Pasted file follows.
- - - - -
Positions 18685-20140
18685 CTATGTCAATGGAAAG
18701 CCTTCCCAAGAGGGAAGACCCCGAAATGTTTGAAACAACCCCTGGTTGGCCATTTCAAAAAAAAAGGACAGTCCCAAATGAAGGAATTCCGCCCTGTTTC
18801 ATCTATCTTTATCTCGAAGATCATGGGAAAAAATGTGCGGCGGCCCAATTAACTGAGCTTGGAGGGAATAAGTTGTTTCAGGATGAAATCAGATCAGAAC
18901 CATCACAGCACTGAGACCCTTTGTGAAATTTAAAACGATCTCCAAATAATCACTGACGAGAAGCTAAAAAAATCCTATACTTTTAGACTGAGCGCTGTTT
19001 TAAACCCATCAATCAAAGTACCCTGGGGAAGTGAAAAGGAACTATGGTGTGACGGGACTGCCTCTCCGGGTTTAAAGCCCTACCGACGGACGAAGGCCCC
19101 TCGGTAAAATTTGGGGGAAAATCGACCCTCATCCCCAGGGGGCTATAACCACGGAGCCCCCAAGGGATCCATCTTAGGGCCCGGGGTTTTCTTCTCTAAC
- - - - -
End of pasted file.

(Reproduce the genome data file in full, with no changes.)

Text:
Positions 18685-20140
18685 CTATGTCAATGGAAAG
18701 CCTTCCCAAGAGGGAAGACCCCGAAATGTTTGAAACAACCCCTGGTTGGCCATTTCAAAAAAAAAGGACAGTCCCAAATGAAGGAATTCCGCCCTGTTTC
18801 ATCTATCTTTATCTCGAAGATCATGGGAAAAAATGTGCGGCGGCCCAATTAACTGAGCTTGGAGGGAATAAGTTGTTTCAGGATGAAATCAGATCAGAAC
18901 CATCACAGCACTGAGACCCTTTGTGAAATTTAAAACGATCTCCAAATAATCACTGACGAGAAGCTAAAAAAATCCTATACTTTTAGACTGAGCGCTGTTT
19001 TAAACCCATCAATCAAAGTACCCTGGGGAAGTGAAAAGGAACTATGGTGTGACGGGACTGCCTCTCCGGGTTTAAAGCCCTACCGACGGACGAAGGCCCC
19101 TCGGTAAAATTTGGGGGAAAATCGACCCTCATCCCCAGGGGGCTATAACCACGGAGCCCCCAAGGGATCCATCTTAGGGCCCGGGGTTTTCTTCTCTAAC